We’ve been talking on my blog about feeling beautiful — with guest posters talking about what that means, attitudes we should adopt, and practical tips to feel more beautiful. Today I want to get a little lighthearted and dig into the humor of beauty.
Yes, the humor of beauty.
Because ladies, throughout history and various cultures, we gals have done a lot of crazy things for the sake of beauty.
Skin care and make-up. Um, yeah, that’s a picture of me — last night. In my defense, the clay mask was a free sample. Even more impressive, however, was my son walking into the room where I was reading and not even batting an eye. But yes, I did it all for the sake of beauty, or at least for better skin.
Taking care of your skin is a good idea generally, but we wives can go to great lengths with skin care and makeup. The United States cosmetic industry is estimated to bring in over $60 billion this year. That’s a lot of blush and mascara, y’all.
By the way, think about the ingredients we put on our faces. No, there isn’t any truth to the “bat guano in mascara” rumor, but the reality isn’t exactly comforting — cosmetics often use an ingredient made from fish scales. Throughout history, women have used such components as lead, copper, egg, ash, iron, butter, sheep fat, and arsenic. No wonder there’s been an upsurge in cosmetics that boast natural, organic, and pure ingredients.
I don’t think you need to freak out about what’s in your moisturizer or your makeup drawer. The issue I want to highlight is that skin care and makeup should be enhancing who you are, not covering up the authentic you. We shouldn’t aim to look like Cleopatra or a Kardashian. Let’s keep it real, ladies.
Shaving. Cultures vary on what women shave, from nothing to armpits to legs. I still recall the moment as a preteen when my siblings complained about my legs and informed my mother it was time for me to pick up a razor. And thus it began . . .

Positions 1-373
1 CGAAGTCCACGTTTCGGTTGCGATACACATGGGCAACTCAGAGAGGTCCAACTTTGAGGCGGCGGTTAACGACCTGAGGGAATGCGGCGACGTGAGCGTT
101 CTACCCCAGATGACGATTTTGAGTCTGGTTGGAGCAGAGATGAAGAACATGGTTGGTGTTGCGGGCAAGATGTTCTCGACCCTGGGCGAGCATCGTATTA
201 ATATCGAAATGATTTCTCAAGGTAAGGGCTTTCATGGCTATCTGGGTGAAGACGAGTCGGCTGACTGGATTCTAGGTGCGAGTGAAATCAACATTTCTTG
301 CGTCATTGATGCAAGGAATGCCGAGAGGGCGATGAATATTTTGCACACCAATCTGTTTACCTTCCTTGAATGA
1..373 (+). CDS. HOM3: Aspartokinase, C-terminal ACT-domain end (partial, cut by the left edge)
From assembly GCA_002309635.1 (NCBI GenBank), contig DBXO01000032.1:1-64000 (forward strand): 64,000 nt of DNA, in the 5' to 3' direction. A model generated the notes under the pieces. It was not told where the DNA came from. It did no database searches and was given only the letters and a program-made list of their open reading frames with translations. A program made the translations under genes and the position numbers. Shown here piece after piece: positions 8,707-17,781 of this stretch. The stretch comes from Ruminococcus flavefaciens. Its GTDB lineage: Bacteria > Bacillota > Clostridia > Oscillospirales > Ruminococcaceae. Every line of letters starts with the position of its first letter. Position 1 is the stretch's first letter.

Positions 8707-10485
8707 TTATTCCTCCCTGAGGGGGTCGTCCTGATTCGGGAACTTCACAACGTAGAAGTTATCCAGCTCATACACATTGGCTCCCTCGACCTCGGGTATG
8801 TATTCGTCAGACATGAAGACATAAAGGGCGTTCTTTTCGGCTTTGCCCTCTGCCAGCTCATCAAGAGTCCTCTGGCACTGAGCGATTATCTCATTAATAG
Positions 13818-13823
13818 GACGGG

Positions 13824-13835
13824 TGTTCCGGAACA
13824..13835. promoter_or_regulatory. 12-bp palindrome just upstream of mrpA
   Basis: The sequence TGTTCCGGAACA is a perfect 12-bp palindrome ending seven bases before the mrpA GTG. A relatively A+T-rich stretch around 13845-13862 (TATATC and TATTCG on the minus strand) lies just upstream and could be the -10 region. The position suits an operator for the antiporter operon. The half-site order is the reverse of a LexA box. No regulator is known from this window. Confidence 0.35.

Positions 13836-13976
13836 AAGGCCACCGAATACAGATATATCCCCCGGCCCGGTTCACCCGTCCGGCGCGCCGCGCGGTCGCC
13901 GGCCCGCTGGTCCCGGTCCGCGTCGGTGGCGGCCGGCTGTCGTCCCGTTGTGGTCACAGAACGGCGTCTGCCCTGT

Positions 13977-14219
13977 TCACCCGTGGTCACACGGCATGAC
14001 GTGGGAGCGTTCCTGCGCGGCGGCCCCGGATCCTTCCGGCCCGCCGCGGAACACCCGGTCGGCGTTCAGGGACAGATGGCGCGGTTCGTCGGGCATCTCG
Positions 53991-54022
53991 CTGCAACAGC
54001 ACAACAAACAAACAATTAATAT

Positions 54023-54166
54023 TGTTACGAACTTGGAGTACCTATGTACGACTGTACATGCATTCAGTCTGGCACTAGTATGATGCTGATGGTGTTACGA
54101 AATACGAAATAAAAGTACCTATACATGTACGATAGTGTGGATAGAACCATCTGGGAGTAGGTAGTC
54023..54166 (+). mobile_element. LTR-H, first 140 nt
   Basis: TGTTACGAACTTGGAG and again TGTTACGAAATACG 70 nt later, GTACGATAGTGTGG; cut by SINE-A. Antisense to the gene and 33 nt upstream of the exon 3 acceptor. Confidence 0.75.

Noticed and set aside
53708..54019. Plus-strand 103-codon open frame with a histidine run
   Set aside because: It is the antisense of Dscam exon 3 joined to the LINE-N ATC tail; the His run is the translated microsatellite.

If you think about it, it’s a wonder any woman picks up a blade, scraps it across the taut skin over her leg bone, and survives. If you go the shaving route, you’d better have a great razor, surgeon-like skills, or a box of Band-aids nearby. I rarely cut myself these days, but over the years I might have nicked and sliced off enough skin tissue to make a whole other me.
For myself, if I’m ever a gazillionaire, I’m checking out that laser hair removal procedure. I have a friend who did it and swears by the results. No more armpit shaving for her!
Waxing. If shaving gives anyone the shivers, just wait until you think deeply about what waxing involves. I can just imagine that moment of a 13th century woman time-traveling to our era and landing right outside a waxing salon. She asks what it all means, and I explain that we take sensitive areas of our body, allow hot wax to be poured on, then someone rips the wax off — taking along with it unwanted body hair. That poor girl might think we’d perfected medieval torture in our era.
That said, I know many wives who feel better about their bodies because they can turn a unibrow into two brows, remove a how-is-this-faIr? mustache, and wear a swimsuit without worrying about being mistaken for a she-ape. It’s a personal choice, of course. But it’s more dedication to body beauty than I’ve had thus far.
By the way, if you have nerves of steel, check out threading.
Piercing. I’ve often wondered who was the first woman who said to herself, “You know what would make me prettier? If I took this needle, stabbed it through my skin, and then dangled jewelry from the hole. Yeah, that’s the ticket!”